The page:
Donald Trump informed France's Emmanuel Macron in a phone call this
morning that he will pull the U.S. out the nuclear deal it signed onto
three years ago after intense negotiations with Tehran.
The New York Times
that a person briefed on the conversation said Trump plans to reinstate
all of the sanctions the U.S. waived in conjunction with the nuclear
deal. Trump also plans to impose additional sanctions on Tehran, the
Times' source said.
told Reuters that the Times' report was incorrect. However, European
officials told the wire service that they do expect Trump to announce
today that he's exiting the accord. U.S. officials told AP and AFP the
Trump's anticipated action
had U.S. allies on edge. A senior British diplomat told DailyMail.com
the U.K. is 'deeply pessimistic' ahead of public Trump's announcement
President Donald Trump says he will be announcing his decision on the Iran nuclear deal this afternoon at the White House
Hasan Rouhani (right) said the U.S. will have 'historic remorse' for
its decision while insisting that 'getting rid of America’s mischievous
presence will be fine for Iran'
President Donald Trump informed
France's Emmanuel Macron in a phone call this morning that he will pull
the U.S. out the nuclear deal it signed onto three years ago after
intense negotiations with Tehran
European leaders whose countries are party to the deal have been begging Trump to remain in the agreement.
could fall apart without U.S. participation while the follow-on accord
he demanded is worked out, they've said. European officials have also
warned Trump that Tehran could set off a nuclear arms race in the Middle
East if it restarts its uranium enrichment program.
Hassan Rouhani was vowing to stick by the deal that provided massive
sanctions relief on Monday, so long as Europe guarantees that his
country's interests will be protected. It was unclear in the lead-up to
Trump's decision, though, if that would realistically be the case.
said the U.S. will have 'historic remorse' for its decision while
insisting that 'getting rid of America’s mischievous presence will be
fine for Iran.'
'If we can get what we
want from a deal without America, then Iran will continue to remain
committed to the deal,' Rouhani said according to the Iran Daily. 'What
Iran wants is our interests to be guaranteed by non-American
Trump says he will be
announcing his decision on the Iran nuclear deal this afternoon at the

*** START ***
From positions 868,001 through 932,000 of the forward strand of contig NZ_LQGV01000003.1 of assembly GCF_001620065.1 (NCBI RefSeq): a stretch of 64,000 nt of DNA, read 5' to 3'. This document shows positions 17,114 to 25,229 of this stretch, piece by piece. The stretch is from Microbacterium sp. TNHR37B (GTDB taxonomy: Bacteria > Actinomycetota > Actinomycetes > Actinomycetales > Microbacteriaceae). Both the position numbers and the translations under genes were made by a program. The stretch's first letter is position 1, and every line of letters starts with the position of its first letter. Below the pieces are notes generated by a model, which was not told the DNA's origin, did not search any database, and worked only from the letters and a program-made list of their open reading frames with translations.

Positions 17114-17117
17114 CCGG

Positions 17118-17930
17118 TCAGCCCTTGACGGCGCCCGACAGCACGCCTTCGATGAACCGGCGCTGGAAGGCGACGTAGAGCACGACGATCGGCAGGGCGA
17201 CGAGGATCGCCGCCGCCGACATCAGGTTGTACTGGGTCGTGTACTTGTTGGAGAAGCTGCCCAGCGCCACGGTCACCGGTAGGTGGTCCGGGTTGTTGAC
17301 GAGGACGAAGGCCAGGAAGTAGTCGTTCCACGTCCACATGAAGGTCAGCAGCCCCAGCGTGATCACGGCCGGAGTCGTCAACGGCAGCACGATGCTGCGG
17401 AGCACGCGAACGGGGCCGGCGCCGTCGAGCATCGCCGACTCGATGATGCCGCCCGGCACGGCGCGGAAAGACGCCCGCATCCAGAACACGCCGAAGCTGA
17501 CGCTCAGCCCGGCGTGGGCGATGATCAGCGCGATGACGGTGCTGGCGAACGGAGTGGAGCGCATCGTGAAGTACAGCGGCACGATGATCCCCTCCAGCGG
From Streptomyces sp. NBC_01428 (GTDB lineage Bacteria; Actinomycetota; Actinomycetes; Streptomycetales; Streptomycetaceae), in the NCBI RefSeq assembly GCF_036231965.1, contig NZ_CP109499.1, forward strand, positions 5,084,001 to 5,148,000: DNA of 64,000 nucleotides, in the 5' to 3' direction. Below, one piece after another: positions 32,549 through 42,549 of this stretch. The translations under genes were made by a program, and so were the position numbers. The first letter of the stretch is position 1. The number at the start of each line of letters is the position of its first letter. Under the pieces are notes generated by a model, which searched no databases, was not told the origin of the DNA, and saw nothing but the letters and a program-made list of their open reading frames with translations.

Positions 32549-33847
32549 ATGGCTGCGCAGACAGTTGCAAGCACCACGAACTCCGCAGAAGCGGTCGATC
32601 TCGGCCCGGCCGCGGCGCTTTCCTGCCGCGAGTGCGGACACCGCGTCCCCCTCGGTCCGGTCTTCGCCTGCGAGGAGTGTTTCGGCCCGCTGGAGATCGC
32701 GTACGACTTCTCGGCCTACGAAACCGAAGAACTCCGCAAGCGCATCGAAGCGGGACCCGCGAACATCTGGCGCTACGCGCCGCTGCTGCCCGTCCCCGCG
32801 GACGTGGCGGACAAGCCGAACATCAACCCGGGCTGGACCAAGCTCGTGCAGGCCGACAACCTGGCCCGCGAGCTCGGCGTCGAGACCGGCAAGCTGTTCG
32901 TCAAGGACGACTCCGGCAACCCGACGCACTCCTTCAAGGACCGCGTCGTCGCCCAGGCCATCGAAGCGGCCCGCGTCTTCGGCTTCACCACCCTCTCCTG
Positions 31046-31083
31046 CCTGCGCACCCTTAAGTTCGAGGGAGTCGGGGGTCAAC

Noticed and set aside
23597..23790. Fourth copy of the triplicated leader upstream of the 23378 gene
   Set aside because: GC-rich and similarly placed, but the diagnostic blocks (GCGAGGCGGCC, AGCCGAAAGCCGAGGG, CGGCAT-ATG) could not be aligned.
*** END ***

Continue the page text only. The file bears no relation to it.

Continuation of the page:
White House in remarks that will be delivered straight to camera at 2
It will come as no surprise
globally if Trump says he's pulling the U.S. out of the 2015 agreement
he inherited from the previous administration. The big unknown is what
Trump will say he wants to happen next.
legislative director, Marc Short, told DailyMail.com on Tuesday morning
that the president 'wants to see Iran end its nuclear program but also
become a nation that is not funding terrorism, not attacking Israel not
looking to continue to attack allies that we have.
think he's looking for an agreement that brings Iran into the
international community as opposed to being a rogue nation state that
funds terrorism,' Short said during a press scrum on the driveway
leading into the West Wing.
anticipated to allow the oil sanctions that legally come up for
discussion every 120 days under the deal to be reimposed on Tehran. The
sanctions cut Iran's oil exports in half in 2012, Foreign Policy
reports, and crippled the Islamic Republic's economy.
companies will have to choose, if the sanctions are slapped back on,
whether they want to do business with the U.S. or the taboo government,
putting them in an undesirable position.
Glaser, director of foreign policy studies at the right-leaning Cato
Institute, warned Tuesday that if the U.S. imposes external sanctions
successfully, European companies will pull out of investment projects in
Iran, removing the incentives that Rouhani would need to mollify
hardliners in his country who want Iran to restart its nuclear program.
lots of political will this deal could remain in place without the
United States, but its going to be very, very difficult for the
participants to manage,' Glaser said.
will feel 'unburdened' if the U.S. leaves the pact, he said, and is
likely to install new centrifuges to spin uranium and limit access to
'This could really unravel
into something with grave consequences,' he cautioned. 'All my fingers
and toes are crossed, because this is a good deal that should continue
to be implemented.'
minister Boris Johnson worried that Trump could take military action
against Tehran on top of the expected sanctions renewal. He also warned
that collapse of the deal could set off a nuclear arms race in the
Middle East with Saudi Arabia, Egypt and the U.A.E. wanting weapons, as
'It's already a very, very
dangerous state at the moment, we don't want to go down that road. There
doesn't seem to me at the moment to be a viable military solution,'
Johnson told Fox & Friends.
was in the U.S. making last-ditch pleas for the U.S. to stay in the
deal to Trump's national security adviser, John Bolton, the U.S.
secretary of state, Mike Pompeo, Vice President Mike Pence and the
president's daughter Ivanka and son-in-law Jared Kushner, both of whom
are senior White House officials.